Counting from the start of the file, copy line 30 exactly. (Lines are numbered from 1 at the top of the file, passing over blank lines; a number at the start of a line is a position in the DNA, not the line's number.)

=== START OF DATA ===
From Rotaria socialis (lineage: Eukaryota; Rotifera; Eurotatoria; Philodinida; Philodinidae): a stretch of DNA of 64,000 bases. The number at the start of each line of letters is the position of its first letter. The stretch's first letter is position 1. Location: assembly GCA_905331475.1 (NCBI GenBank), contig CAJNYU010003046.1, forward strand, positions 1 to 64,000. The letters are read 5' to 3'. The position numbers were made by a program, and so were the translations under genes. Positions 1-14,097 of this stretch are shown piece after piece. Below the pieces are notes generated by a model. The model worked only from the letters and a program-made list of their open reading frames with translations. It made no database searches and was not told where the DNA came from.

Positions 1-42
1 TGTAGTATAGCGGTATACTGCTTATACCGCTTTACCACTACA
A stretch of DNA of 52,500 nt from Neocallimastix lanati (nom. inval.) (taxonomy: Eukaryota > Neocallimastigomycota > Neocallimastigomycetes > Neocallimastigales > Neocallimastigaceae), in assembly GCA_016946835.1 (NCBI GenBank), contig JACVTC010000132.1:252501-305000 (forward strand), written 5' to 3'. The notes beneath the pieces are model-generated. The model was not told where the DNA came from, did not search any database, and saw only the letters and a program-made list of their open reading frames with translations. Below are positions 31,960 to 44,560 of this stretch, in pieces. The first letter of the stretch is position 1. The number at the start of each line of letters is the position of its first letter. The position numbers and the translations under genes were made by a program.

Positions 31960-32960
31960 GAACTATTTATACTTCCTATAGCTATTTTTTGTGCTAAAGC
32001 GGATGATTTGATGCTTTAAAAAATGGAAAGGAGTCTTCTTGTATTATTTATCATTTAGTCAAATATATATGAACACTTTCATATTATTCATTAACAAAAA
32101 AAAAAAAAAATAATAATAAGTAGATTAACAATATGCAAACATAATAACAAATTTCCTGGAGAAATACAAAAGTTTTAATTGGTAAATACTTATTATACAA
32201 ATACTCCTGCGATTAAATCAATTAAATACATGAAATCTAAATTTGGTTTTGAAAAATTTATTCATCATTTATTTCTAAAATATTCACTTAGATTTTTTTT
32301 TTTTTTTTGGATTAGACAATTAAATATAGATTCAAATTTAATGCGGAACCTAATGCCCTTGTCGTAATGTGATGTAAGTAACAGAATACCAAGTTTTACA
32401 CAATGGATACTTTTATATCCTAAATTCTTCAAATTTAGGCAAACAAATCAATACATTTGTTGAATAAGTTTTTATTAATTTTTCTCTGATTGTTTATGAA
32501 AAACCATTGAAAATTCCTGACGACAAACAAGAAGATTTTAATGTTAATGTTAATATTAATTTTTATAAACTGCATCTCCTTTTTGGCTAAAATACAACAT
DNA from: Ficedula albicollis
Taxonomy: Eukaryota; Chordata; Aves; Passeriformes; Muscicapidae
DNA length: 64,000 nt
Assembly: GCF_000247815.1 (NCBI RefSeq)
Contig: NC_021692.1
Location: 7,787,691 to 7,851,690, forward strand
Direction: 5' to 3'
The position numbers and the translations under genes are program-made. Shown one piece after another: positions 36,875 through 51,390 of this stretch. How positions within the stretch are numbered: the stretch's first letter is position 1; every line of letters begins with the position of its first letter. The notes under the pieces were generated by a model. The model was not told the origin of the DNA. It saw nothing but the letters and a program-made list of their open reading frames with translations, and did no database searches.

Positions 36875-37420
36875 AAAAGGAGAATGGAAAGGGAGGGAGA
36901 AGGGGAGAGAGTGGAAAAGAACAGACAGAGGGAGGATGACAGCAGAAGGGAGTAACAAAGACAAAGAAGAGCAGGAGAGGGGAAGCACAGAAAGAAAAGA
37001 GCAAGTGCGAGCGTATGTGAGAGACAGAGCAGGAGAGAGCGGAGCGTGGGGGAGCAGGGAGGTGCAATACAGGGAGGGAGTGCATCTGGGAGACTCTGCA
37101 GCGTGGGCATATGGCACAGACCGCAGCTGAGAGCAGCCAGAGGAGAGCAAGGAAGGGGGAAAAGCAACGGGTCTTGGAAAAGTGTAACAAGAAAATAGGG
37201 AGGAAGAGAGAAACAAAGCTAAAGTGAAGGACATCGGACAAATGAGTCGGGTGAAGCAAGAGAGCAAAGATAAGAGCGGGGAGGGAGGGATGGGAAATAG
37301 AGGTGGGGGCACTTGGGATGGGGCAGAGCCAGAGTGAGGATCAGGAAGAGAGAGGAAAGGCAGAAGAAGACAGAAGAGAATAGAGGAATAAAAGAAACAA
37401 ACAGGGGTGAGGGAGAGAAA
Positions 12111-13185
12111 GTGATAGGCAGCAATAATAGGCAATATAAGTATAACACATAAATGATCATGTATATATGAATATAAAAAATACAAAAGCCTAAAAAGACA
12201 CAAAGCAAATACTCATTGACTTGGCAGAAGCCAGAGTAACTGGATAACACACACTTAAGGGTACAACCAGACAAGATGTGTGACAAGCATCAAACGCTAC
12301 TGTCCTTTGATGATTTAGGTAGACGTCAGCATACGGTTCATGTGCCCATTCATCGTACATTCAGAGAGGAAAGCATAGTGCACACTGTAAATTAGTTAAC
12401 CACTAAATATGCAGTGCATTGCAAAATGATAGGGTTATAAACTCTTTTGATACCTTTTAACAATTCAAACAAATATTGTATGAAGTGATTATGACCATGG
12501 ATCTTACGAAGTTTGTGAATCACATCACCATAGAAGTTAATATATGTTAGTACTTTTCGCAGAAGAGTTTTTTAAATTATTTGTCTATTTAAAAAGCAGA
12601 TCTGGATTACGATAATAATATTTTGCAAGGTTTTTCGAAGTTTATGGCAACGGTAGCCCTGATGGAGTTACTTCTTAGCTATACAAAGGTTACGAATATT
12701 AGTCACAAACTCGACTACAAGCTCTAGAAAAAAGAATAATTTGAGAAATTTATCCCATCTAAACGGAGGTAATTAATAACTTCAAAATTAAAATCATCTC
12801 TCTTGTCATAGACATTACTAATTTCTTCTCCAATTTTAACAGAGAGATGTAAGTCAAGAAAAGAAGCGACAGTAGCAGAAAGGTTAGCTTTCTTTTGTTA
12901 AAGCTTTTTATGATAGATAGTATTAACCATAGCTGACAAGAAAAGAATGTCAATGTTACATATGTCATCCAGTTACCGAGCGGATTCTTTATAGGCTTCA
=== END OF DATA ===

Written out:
12111 GTGATAGGCAGCAATAATAGGCAATATAAGTATAACACATAAATGATCATGTATATATGAATATAAAAAATACAAAAGCCTAAAAAGACA